The Cabinet on Friday approved a reform of the treatment of deferred tax assets (DTAs) that potentially will boost the capital of the Spanish banking sector by 30 billion euros as of the beginning of next year.
A deferred tax credit is an asset on a firm’s balance sheet that may be used to reduce income tax expenses in the future. Under the new rules, part of the banks’ deferred tax assets will become state-backed tax credits that can count as core capital. Generic provisions for potential loan losses are a form of DTAs if losses are actually generated.
The Cabinet also approved a draft bill transposing a European Union directive on the Basle III capital adequacy regulations. Under Basle II deferred tax assets counted as capital but after Basel III takes effect at the start of 2014 this will no longer be the case, hence the rationale behind the reform approved Friday by the cabinet.
Economy Minister Luis de Guindos estimated that Spain’s banks have around 70 billion euros in deferred tax assets, of which 50 billion euros were generated in meaning. Of this amount about two thirds, or 30 billion euros, can count as core capital.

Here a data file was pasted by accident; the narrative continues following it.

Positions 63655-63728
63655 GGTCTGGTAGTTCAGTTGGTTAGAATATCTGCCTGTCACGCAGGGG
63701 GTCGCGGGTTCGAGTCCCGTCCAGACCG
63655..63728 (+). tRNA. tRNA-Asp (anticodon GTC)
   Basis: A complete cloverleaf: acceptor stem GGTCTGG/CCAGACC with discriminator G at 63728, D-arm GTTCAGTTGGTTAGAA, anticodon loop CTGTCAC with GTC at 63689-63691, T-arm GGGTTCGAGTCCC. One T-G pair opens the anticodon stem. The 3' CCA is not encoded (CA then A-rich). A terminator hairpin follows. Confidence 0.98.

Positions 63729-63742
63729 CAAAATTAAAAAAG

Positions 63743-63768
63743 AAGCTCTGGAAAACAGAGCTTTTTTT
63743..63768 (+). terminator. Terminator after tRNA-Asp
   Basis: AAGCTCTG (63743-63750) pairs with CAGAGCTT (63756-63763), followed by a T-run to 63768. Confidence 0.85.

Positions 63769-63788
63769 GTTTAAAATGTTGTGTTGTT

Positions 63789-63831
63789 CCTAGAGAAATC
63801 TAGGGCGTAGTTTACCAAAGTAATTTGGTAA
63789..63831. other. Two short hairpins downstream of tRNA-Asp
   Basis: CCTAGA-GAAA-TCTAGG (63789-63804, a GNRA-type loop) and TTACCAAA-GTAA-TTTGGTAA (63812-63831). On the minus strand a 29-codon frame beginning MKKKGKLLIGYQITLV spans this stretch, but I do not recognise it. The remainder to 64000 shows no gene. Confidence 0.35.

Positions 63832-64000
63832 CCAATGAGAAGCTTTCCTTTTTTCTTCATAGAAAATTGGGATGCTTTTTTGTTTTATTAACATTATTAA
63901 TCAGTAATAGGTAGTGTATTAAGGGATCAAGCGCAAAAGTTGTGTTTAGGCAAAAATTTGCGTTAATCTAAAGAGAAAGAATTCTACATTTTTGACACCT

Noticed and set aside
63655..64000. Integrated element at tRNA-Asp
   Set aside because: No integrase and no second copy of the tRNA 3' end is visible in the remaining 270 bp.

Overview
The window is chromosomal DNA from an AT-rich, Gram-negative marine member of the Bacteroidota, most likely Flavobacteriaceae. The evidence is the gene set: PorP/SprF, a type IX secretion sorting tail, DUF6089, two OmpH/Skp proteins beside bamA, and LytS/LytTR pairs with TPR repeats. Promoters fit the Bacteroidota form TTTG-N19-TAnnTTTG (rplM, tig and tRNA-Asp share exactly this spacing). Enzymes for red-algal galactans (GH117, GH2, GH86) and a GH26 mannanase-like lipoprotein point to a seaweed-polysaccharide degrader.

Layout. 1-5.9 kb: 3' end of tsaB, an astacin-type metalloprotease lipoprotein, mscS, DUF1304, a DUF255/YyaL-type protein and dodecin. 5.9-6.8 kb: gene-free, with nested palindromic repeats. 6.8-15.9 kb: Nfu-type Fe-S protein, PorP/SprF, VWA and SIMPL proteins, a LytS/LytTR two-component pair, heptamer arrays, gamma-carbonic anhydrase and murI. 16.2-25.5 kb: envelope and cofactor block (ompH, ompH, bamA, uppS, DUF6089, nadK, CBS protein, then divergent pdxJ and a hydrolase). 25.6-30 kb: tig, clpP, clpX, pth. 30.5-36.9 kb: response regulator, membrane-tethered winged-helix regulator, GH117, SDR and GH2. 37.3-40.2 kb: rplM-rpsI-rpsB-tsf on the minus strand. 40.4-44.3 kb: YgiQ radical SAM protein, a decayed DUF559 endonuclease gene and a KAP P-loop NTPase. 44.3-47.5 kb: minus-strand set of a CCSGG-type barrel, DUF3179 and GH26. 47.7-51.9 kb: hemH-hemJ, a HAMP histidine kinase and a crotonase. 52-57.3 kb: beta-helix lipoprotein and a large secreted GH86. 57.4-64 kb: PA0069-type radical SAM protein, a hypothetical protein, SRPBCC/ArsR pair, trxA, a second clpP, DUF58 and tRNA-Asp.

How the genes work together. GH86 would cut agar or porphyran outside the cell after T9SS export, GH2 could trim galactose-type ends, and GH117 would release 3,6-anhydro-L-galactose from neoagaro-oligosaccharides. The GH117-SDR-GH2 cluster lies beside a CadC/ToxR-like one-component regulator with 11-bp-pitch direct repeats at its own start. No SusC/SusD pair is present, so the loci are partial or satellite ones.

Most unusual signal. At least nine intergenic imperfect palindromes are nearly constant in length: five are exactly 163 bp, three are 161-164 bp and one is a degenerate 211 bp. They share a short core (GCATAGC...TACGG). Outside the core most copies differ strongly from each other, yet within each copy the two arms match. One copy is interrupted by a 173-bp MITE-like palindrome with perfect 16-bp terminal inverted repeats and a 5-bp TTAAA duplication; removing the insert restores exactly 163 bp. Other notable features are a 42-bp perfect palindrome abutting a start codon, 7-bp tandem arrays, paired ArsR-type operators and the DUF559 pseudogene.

European banks are to be subjected to asset quality and stress tests next year, which could require them to increase their capital. The reform passed by the Cabinet will reduce any potential capital Spanish lenders have to raise.
De Guindos insisted that the reform in no way represented a “present” for the country’s banks and that it “would have no impact on the public deficit or public debt.”
The minister said similar accounting relief was granted to Italy’s banks.